By Jonathan Weisman
Washington Post Staff Writer
Saturday, January 7, 2006
Rank-and-file House Republicans took the first formal step toward permanently replacing Rep. Tom DeLay (Tex.) in the House's leadership by unveiling a petition to hold a special leadership election in the coming weeks.
The petition -- drafted by moderate Reps. Charles Bass (N.H.) and Christopher Shays (Conn.) and conservative Rep. Jeff Flake (Ariz.) with the support of as many as two dozen members -- is the latest blow to DeLay, who was forced to relinquish his post as majority leader in September after he was indicted in Texas on campaign finance charges. DeLay had hoped that case would be resolved in his favor by the end of January, clearing the way for his return. Instead, it has dragged on through a series of pretrial maneuvers.
Then this week, lobbyist and DeLay ally Jack Abramoff pleaded guilty to charges of public corruption and conspiracy and agreed to cooperate with federal investigators in what promises to be one of the largest federal bribery scandals in decades. Abramoff's guilty plea includes multiple references to the actions of Tony C. Rudy -- while he was DeLay's deputy chief of staff -- on Abramoff's behalf.
DeLay has repeatedly asserted that the charges in Texas are a politically inspired vendetta by a Democratic prosecutor, Ronnie Earle, and that he has nothing to fear from the Abramoff probe, with which he says he has cooperated fully.
In recent days, however, prominent Republicans have begun counseling DeLay that he should renounce claims to the majority leader's post, for the good of the party and for the good of his long-term political career, leadership aides and DeLay allies said this week.
"People are worried about the other shoe waiting to drop," Flake said yesterday. "Fairly or not," he said, DeLay has "become the public face of a culture gone bad in Washington."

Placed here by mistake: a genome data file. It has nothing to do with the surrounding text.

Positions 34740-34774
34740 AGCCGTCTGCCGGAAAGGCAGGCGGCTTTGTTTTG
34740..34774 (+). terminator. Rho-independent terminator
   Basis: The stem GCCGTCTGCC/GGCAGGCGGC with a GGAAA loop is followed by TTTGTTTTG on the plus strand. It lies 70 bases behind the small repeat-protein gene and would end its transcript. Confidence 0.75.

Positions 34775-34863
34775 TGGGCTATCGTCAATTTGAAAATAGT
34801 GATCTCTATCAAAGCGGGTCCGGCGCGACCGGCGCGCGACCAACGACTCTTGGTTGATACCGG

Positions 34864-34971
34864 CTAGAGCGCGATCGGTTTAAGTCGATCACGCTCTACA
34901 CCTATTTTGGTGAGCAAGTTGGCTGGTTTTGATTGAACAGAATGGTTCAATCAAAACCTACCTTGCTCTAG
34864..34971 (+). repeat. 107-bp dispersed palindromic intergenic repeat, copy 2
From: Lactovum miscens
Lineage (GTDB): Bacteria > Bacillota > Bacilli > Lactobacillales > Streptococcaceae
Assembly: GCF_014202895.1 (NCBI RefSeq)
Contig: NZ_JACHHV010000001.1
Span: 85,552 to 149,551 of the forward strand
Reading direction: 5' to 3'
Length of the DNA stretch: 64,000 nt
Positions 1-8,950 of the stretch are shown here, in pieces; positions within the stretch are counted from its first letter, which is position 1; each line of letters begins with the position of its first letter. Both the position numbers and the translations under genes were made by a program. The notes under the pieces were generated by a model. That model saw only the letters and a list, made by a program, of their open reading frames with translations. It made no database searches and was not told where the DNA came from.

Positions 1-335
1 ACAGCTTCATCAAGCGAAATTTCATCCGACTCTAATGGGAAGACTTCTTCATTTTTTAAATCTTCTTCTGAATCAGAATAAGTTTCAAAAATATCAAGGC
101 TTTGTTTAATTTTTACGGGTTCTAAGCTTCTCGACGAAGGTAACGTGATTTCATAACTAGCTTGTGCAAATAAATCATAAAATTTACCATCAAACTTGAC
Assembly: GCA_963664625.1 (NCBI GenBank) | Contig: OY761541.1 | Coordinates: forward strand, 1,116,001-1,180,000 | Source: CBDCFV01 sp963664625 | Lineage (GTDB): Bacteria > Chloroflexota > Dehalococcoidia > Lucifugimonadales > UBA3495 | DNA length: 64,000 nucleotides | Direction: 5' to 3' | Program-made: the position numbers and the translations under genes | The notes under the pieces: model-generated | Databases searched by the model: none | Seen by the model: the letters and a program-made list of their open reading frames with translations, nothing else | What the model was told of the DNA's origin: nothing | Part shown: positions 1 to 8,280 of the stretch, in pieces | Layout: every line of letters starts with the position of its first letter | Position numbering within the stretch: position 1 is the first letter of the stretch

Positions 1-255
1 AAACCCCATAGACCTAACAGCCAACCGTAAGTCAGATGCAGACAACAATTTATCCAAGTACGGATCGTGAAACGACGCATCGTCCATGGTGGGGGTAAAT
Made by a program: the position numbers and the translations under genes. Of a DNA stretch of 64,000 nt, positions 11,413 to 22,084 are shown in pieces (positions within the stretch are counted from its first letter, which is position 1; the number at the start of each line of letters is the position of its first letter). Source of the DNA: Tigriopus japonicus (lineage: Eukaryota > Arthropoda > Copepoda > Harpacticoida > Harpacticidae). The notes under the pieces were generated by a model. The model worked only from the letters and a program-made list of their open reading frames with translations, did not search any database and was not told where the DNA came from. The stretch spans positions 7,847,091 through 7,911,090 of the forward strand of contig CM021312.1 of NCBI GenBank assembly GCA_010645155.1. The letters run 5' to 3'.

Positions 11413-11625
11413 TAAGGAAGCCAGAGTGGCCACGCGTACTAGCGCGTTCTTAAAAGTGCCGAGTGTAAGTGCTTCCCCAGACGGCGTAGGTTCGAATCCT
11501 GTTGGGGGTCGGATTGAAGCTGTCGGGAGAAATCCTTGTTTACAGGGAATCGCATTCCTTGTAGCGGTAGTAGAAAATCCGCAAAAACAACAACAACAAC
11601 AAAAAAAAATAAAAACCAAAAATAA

House Speaker J. Dennis Hastert (Ill.) yesterday did not try to tamp down the movement toward an election. Since DeLay's late-September indictments, House Majority Whip Roy Blunt (Mo.) has also served as temporary majority leader, but Hastert promised that this arrangement would not go on indefinitely. The leadership structure was supposed to be restored with DeLay's return, not an election.
That is now shifting.
"This is consistent with what the speaker has said, that this would only be a temporary structure and that it would be revisited at the beginning of the year," Hastert spokesman Ron Bonjean said of the election petition.
Under House Republican Conference rules, the signatures of 50 members would force the convening of a special election conclave. A majority of those present would then have to move for an election.
Since last month, Blunt has planned to ask House Republicans to elect him to DeLay's majority leader post permanently, if, as is now almost certain, DeLay cannot clear his name in the campaign finance and corruption probes by early February, a House leadership member said. The new petition will probably mean a leadership election will be called well before then, perhaps in a few days, Flake said.
"Jack Abramoff's guilty plea and his close association with Tom DeLay underscore the need for a new majority leader in the Republican Party," Shays said in a statement yesterday. "It is time we make it clear that ethics are an essential part of how we do business and our leadership needs to reflect this strong ethical conduct."
DeLay remains defiant, refusing to grant what he sees as a victory to Earle, the Travis County prosecutor.
"Mr. DeLay appreciates that a majority of his colleagues recognize he remains committed to fulfilling his responsibilities as majority leader as soon as he's exonerated in Texas and won't give in to what is essentially character assassination by insinuation," DeLay spokesman Kevin Madden said.
But privately, even DeLay aides and supporters acknowledge that time is running out on a comeback. Nearly half a dozen members have called for an election, including Shays, Flake, Bass, and Reps. Ray LaHood (Ill.) and John Kline (Minn.). As many as 30 members are ready to sign the election petition now, said a lobbyist close to DeLay, who spoke on the condition of anonymity.
And momentum is building. Flake said he doubts 50 will have to come forward. As early as this weekend, DeLay will renounce his claims to his old post, and leaders will call for an election, Flake said.
That could set off a leadership scramble, as Republicans seek to assemble a new team that can better weather the storms developing around the Abramoff scandal and the recent bribery guilty plea and resignation of Rep. Randy "Duke" Cunningham (Calif.). Blunt is expected to be challenged by Rep. John A. Boehner (Ohio), but other candidates are likely to emerge.